Badri Younes: Exactly. And really, we can consider this as key as one of our driving requirements is to foster an affordable and grow in US space industry. For that, we are going after commercial capabilities to leverage that into our operation for the purpose of increasing efficiency and robustness of communication. This will move us out of the routine operation to make us focus on the next generation. So we are working on the transformational technology that will allow us and will allow the industry to keep on moving forward, meeting the ever growing appetite of the consumer for more bandwidth and more capacity.
Badri Younes: We are working now with a regulator to ensure that the regulatory framework addresses this change in paradigm. We are moving away from the bifurcated situation before where you had government system and commercial system. We are trying to build the bridges between the two communities, if not merging the two. Our main objective, essentially within SCaN, is to focus on building this interoperable and resilient space and ground communication and navigation infrastructure. We see our appetite for data, and for capacity, and for bandwidth growing because we always want more and more.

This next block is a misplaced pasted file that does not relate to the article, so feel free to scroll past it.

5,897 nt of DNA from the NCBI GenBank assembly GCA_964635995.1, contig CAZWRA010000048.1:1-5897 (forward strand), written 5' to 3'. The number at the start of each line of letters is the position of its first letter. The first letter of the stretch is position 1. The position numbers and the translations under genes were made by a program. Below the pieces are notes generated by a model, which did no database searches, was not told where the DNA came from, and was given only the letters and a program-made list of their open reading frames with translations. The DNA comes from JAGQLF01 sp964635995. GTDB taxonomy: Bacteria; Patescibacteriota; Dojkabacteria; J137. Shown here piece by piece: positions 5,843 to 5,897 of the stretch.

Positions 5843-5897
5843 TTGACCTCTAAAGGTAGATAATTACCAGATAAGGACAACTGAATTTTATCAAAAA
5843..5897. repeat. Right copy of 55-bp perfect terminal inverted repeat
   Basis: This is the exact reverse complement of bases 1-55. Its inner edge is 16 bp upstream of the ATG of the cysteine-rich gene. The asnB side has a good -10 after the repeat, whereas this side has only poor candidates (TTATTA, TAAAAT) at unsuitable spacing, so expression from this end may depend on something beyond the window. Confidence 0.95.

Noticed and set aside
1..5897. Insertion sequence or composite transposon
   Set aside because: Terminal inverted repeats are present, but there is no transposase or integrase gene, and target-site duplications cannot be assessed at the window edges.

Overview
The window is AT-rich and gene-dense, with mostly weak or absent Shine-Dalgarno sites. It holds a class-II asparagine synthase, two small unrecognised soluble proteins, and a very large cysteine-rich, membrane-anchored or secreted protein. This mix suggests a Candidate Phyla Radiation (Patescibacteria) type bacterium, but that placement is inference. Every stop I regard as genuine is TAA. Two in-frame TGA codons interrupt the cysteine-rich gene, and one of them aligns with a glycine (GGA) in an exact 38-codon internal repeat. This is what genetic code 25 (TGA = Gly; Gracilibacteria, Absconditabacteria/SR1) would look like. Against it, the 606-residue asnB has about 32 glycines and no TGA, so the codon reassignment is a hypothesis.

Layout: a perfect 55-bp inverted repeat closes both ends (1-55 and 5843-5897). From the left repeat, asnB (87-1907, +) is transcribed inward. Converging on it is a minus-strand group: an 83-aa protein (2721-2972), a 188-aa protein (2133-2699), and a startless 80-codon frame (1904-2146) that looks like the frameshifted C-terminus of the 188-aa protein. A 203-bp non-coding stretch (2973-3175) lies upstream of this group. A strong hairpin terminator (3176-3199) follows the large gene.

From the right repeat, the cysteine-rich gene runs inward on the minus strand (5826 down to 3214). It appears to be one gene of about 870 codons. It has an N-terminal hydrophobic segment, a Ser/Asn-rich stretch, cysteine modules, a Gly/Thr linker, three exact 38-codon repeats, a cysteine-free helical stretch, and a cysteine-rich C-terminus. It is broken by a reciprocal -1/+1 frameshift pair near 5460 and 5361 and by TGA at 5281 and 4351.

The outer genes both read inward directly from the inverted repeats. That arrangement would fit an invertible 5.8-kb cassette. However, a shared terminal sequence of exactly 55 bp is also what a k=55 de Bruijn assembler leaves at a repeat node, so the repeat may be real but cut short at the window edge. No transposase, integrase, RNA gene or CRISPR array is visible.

Badri Younes: So per our goal here is to enable that thing at the same time, making it more robust and secure while ensuring that the cost remain affordable for all of our mission. That's the human space flight, as well as the robotic missions.
Mat Kaplan: There's a question that just occurred to me and I don't know if you have a good answer for this. But is there a way to characterize the amount of data, the number of bits that SCaN facilitates across the systems that you coordinate, like TDRS, like the Deep Space Network? We're talking about a lot of bits here, aren't we?